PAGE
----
Why is video the best way to tell a story? Video is the optimal form of communicating information because when you stimulate the auditory and visual senses at the same time, a viewer’s retention rate greatly increases.
When you read or listen to something, you’re stimulating the auditory sense. Studies show that if you only stimulate the auditory sense, people retain just 10% of that information. But when you stimulate both the auditory and the visual senses, you end up with a retention rate of 68%. This involves the dual-coding theory.
Dual-coding theory refers to what happens when you simultaneously receive information verbally and visually. Information you receive verbally is coded in one way and information you receive visually is coded in another. So to have both acting together allows for a person to really comprehend what he or she is being shown. If someone is a more visual learner, the images are necessary to help him or her understand information. If someone is a more auditory learner, then the words support the images. With dual coding, everyone is catered to specifically, and in the best way possible.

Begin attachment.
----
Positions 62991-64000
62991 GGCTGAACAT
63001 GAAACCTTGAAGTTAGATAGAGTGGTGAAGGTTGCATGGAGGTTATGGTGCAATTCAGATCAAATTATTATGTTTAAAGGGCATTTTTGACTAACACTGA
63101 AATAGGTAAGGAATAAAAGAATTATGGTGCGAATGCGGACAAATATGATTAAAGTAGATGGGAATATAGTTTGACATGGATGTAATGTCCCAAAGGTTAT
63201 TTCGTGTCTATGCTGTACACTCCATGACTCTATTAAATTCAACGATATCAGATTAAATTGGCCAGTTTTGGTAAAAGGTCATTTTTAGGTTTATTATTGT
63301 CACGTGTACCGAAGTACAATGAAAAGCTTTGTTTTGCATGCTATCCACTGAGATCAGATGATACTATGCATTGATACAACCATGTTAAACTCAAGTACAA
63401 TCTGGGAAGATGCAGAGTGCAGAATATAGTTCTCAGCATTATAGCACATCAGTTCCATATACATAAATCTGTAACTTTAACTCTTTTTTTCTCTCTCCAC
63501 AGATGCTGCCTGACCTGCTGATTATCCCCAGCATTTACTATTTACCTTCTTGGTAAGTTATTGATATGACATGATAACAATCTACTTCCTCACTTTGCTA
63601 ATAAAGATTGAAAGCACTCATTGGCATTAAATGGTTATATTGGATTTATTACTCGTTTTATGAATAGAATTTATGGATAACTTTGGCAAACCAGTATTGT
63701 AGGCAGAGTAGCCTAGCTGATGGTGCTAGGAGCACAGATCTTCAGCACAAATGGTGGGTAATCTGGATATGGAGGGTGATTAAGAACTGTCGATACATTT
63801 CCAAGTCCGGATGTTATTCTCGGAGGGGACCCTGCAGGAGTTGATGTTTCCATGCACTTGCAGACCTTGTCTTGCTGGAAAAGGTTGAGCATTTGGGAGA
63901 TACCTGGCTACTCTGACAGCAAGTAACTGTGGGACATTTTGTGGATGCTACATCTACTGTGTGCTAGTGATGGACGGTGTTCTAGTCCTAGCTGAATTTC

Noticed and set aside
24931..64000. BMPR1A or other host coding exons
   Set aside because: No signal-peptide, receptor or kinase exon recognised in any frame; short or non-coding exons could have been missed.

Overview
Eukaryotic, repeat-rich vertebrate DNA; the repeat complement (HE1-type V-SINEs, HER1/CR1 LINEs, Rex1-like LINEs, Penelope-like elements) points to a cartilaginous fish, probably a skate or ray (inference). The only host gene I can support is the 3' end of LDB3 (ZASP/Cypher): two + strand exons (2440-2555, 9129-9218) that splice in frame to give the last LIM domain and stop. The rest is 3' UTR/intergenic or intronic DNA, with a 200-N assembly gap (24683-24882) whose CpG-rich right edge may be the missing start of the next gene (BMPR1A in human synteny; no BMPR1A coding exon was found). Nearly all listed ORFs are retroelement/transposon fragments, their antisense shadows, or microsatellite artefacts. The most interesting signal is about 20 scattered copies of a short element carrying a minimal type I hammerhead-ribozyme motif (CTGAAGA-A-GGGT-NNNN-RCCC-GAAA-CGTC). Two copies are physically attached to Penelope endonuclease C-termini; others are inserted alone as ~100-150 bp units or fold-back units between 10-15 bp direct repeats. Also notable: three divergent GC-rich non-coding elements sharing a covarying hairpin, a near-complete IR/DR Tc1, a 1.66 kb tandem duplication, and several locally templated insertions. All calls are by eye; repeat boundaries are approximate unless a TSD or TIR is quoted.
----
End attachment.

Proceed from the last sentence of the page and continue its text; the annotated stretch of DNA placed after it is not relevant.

The verbal information is processed sequentially, so that each word has a representation for a meaning.
When you support the auditory channel with a visual, more details that can be stored away in memory because rather than being sequential, the image is more holistic.
That’s why video, and especially animated video, is so effective. (It’s important to note that having a head speaking to the camera is not necessarily dual coding, because in that case, the video would only be stimulating the auditory sense.)
So you’ve got two memory traces, with two different kinds of coding, which means there are more paths leading to the memory.
Having memories is one thing, but being able to retrieve them is actually the important part. You have to be able to go in and find where the information is stored, so the more entry points, the better.
In a 60-second story, we want to combine audio and visual metaphors to not only reduce the amount of time it takes to tell the story, but to activate more long-term memory. When people retain information longer about who you are, what you do, and what benefits you have to offer, they are more likely to visit your website, click on a link, send you an e-mail, or call you.